The postal adventure

The visit of the museum continues into a room that offers a broad outline of the history of postal services in Mauritius.

The first recorded letters from Mauritius were those of the Dutch Moluccan fleet and date back to June 1601. They were found by Willem van West-Zanen, the Enkhuizen’s captain, when his vessel called at the island in June 1602.

In the remote days of first stopovers in this uninhabited country, it was usual for ships' captains to leave messages in sealed jugs, hung upside down, on trees in KuipersEyland (Tonneliers or Coopers Island), at the entrance to NoordWester Haven, present day Port Louis harbour.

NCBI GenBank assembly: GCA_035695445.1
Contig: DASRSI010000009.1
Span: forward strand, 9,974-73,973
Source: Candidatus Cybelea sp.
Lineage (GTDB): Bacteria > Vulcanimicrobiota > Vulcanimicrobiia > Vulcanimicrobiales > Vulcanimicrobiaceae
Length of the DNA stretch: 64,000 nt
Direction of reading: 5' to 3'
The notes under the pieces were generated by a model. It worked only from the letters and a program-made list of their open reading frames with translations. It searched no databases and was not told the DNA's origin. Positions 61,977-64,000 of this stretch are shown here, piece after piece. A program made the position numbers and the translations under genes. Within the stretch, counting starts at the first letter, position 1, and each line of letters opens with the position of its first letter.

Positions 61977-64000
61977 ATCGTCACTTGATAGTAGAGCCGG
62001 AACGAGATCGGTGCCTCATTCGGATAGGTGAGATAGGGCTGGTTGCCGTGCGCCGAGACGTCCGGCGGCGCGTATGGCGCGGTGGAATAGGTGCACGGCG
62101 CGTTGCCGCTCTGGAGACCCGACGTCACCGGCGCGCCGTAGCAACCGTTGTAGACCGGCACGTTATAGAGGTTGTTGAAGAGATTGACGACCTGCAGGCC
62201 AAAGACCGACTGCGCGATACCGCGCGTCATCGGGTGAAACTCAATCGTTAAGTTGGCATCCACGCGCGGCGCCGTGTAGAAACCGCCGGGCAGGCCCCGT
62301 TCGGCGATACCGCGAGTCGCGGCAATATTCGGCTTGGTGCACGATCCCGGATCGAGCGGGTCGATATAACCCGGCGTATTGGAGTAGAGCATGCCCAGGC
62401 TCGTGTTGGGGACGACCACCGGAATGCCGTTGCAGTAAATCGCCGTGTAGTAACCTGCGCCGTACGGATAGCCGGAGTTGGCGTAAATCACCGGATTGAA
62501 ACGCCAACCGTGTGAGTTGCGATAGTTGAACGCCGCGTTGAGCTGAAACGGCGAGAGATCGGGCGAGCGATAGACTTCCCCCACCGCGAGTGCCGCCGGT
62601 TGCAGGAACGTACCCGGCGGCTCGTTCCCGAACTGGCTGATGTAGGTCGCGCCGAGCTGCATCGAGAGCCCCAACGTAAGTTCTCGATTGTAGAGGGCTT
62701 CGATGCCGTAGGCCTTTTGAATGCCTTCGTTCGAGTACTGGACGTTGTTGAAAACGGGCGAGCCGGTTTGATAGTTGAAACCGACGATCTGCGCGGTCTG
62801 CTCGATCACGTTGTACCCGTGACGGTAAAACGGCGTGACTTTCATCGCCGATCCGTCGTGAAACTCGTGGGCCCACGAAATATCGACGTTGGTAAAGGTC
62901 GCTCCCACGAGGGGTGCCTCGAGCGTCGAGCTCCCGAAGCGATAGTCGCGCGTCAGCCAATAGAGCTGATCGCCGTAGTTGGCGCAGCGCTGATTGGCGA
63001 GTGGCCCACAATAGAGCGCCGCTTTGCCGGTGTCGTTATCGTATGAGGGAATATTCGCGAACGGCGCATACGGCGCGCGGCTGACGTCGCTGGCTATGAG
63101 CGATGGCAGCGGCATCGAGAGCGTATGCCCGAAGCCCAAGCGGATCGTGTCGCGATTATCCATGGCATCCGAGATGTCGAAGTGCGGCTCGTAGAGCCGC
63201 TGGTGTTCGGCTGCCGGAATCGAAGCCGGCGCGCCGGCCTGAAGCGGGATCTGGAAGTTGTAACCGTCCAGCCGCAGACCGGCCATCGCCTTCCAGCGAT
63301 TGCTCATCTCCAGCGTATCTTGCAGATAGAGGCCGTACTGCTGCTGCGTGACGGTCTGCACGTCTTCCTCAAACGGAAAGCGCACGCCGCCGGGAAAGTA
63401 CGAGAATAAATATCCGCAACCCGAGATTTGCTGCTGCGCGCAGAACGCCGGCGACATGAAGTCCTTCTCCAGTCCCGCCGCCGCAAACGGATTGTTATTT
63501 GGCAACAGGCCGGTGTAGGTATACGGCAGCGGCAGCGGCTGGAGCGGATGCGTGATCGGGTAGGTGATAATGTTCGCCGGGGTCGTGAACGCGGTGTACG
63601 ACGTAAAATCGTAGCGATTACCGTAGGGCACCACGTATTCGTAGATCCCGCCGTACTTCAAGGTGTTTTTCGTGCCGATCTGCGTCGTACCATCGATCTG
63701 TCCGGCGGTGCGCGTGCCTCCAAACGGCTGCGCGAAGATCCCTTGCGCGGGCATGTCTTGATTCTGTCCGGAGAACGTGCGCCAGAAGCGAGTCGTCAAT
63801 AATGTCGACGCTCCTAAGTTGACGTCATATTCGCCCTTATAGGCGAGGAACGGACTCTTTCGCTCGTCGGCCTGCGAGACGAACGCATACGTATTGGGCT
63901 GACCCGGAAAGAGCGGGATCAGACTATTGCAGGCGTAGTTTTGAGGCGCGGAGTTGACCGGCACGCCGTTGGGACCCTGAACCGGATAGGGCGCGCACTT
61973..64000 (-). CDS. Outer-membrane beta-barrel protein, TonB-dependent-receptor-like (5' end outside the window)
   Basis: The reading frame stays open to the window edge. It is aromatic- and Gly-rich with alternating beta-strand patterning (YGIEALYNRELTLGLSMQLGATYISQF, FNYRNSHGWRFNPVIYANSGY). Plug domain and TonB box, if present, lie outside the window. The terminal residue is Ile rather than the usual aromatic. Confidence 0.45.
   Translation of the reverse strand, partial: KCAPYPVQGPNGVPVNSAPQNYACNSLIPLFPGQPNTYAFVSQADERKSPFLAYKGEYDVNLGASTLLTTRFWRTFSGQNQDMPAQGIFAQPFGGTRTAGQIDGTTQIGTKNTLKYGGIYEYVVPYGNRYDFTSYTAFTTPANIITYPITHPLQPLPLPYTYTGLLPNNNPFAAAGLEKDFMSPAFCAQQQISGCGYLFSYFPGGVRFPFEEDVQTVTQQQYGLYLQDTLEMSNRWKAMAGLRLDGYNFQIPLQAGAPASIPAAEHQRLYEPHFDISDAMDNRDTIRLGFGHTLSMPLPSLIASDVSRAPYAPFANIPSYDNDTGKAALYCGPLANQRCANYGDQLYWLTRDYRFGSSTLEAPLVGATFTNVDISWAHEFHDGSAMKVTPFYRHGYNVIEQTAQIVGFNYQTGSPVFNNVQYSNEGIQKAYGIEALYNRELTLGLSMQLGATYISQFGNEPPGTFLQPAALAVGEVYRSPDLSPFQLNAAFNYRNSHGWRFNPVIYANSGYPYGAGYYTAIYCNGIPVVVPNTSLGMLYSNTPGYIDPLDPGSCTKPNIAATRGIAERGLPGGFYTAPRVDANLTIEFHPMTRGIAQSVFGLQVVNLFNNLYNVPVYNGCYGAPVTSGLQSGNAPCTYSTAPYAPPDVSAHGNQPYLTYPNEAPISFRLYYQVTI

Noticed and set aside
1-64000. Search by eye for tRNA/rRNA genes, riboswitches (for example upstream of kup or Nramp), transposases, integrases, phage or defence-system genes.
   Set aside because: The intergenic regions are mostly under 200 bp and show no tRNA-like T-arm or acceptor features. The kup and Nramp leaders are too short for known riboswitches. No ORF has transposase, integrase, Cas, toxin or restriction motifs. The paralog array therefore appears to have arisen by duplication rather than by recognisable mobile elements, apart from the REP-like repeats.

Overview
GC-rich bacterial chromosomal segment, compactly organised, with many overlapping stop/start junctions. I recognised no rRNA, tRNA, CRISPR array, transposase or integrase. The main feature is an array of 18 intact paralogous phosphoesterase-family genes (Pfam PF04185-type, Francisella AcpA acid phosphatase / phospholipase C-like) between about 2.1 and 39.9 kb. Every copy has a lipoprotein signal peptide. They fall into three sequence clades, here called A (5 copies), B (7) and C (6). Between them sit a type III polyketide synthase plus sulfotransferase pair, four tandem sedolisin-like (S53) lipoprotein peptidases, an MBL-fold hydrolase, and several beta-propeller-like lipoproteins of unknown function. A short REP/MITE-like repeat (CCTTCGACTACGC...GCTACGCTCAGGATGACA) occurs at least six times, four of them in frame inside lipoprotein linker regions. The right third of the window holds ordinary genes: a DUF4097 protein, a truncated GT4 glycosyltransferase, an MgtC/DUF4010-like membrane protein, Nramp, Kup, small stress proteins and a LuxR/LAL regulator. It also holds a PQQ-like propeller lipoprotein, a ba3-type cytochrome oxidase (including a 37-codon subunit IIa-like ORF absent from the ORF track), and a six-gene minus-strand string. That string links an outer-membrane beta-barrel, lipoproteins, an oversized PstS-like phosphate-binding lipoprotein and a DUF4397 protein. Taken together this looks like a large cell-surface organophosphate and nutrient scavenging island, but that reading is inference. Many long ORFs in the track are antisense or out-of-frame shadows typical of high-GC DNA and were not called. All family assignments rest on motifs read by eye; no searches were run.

In 1638, when the first Opperhoofd (Dutch governor), Cornelis Simonsz Gooyer, laid the foundations of the colony at Warwijck Haven, now Grand Port, mail was carried by the vessels of the United East India Company, the V.O.C. However, ships only stopped occasionally and mail service remained unpredictable up to 1712, when the Dutch withdrew from the colony.

Under French occupation, from 1721, mail conveyance still depended on the goodwill of captains, whose vessels berthed in Mauritius. This went on until 1774, when the first official postal maritime service was created by Pierre Nicolas Lambert, founder and Director of the Post Office in 1772.

But the problems of the Mauritius Post Office had only just begun, in spite of a better organisation, under the British, as from 1810.
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